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Re: Infinite loop regex

by MrNobo1024 (Hermit)
on Aug 04, 2002 at 02:06 UTC ( #187434=note: print w/replies, xml ) Need Help??

in reply to Infinite loop regex

You're calling the object method again every time, so //g resets to the beginning every time. You should assign it to a variable:
my $content = $response->content; while($content =~ /pcd=BT(\d+)/g)


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Re: Re: Infinite loop regex
by jsprat (Curate) on Aug 04, 2002 at 17:07 UTC
    TIMTOWTDI... I would use a foreach loop instead of while. foreach will build the list before the loop runs then iterate, so once the list is finished the loop will exit. One call to the subroutine, no temporary variables, ie:

    foreach ($response->content =~ /pcd=BT(\d+)/g) { print $count++,$1,"\n"; }
Re: Re: Infinite loop regex
by Baz (Friar) on Aug 04, 2002 at 02:15 UTC
    Thnaks, I was going to do that actually but then I thought it didnt make sence...I think I need to read up on Perl object. ;)
      Think about it this way... every time you call the method on your object, it's basically like calling a subroutine which returns a string (because it does). However, because you're calling that method while the regex matches, it starts anew each time...

      You: Ok, run the method.
      Regex: Wow, here's match #1... return $1
      You: print(); Ok, run the method...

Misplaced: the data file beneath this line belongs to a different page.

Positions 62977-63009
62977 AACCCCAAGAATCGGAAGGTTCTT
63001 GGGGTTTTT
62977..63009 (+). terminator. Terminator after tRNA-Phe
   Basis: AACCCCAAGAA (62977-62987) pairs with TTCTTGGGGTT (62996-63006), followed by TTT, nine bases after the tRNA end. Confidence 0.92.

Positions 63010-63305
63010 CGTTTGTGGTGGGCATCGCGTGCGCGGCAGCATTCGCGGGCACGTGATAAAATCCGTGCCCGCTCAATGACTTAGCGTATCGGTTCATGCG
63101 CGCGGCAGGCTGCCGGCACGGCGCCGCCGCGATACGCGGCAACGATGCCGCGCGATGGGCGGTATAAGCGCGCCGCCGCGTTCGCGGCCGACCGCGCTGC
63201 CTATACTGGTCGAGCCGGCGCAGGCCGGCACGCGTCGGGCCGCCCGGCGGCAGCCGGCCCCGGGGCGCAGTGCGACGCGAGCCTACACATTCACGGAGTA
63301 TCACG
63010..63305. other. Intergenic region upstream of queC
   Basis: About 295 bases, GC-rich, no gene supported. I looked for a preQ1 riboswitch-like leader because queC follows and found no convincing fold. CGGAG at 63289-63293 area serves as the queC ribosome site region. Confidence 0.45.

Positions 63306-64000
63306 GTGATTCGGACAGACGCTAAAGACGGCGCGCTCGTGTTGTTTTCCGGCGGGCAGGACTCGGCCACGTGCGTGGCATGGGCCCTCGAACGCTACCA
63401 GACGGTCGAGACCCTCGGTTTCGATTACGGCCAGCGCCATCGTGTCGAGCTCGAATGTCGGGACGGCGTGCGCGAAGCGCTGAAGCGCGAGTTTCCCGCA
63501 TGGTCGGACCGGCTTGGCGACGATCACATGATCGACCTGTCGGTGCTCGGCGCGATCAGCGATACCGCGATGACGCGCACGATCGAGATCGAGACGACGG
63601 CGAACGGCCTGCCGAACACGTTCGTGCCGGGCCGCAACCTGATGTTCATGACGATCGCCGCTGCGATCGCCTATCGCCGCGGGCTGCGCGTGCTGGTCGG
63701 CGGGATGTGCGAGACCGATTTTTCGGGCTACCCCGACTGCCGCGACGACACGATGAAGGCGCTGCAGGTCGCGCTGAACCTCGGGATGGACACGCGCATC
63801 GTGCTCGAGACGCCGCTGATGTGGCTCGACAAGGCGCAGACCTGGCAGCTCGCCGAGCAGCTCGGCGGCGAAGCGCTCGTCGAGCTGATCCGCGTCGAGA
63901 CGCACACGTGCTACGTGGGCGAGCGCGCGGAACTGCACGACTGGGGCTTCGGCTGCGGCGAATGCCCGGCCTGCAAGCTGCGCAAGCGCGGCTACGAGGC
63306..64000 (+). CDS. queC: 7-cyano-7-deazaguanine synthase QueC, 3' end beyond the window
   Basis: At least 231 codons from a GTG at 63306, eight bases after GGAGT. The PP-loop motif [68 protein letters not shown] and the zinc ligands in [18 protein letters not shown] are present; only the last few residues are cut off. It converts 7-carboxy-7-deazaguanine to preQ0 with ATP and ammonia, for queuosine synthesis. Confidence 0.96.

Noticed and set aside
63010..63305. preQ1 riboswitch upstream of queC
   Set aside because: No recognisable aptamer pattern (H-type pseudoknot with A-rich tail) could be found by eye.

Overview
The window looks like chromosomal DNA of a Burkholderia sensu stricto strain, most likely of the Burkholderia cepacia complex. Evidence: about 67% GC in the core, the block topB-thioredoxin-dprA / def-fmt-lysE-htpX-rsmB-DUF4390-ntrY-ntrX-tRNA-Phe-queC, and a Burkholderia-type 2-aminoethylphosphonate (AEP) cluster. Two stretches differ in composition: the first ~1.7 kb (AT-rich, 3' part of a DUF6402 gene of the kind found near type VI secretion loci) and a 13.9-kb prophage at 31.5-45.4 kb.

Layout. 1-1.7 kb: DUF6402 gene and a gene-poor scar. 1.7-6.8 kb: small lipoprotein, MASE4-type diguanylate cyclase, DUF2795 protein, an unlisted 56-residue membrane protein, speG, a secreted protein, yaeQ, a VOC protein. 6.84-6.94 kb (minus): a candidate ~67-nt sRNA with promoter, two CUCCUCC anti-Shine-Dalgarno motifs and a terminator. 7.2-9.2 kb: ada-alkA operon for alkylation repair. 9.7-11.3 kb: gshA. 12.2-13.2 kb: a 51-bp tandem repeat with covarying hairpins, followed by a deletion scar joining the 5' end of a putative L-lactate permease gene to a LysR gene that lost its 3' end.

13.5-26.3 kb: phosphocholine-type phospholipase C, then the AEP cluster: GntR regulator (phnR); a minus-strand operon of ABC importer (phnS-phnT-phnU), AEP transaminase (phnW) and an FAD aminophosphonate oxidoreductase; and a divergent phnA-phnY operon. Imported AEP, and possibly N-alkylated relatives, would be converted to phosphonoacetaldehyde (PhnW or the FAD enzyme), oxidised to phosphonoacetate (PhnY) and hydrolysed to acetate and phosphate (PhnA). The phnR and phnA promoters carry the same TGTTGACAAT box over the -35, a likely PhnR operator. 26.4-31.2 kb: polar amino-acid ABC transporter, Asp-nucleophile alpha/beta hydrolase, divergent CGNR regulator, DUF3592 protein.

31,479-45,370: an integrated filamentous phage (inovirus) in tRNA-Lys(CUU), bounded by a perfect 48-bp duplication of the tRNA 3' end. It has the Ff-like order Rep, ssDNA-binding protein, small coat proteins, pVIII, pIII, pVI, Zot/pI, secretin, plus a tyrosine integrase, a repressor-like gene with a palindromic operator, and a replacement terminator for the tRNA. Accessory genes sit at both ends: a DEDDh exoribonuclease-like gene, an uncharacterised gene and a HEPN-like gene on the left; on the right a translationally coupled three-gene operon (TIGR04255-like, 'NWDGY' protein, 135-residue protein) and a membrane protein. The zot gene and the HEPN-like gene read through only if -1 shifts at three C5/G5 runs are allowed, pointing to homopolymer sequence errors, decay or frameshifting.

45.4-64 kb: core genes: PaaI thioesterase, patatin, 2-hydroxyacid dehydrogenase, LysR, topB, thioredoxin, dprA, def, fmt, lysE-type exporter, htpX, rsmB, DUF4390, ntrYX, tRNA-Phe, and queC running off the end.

Regex: Wow, here's match #1... return $1

      Wash, rinse, repeat...

      Make sense?

        Do the leaves pull the wind?

        Update: Greetings, monks!
        I apologize for my making light of this subject within the hallowed nodes of this monastery. I will refrain from from such blatant attempts at humor and idle philosophical rants unrelated to Perl enlightenment.

        My original thoughts with this post were along the lines of what we allow to act upon our objects... and what we allow our objects to act upon. In other words:



      Perl keeps the position of regexp-matching in mind: bound to a variable! See:

      my $var = 'a111a222a333'; $var =~ m/a(\d+)/g and print $1 # prints '111'

      The regex ended after the three 1es, at position 4. This position ist stored by perl inside tha variable. You can retrieve it via pos($var). Read on it in `perldoc -f pos`

      $var =~ m/a(\d+)/g and print $1; #will now print '222' because the regex starts at # pos($var) (which is 4) #You can also use pos() as an lvalue pos($var) = 0; $var =~ m/a(\d+)/ and print $1; # NO, doesn't print '333' # but '111' because pos($var) wat set to 0 and so # the regexp startsat positin 0 again

      Why do I tell you so? If you generate the strng again, the pos() will allways go back to 0, because you do not always match on the same variable, but on a new variable each time.


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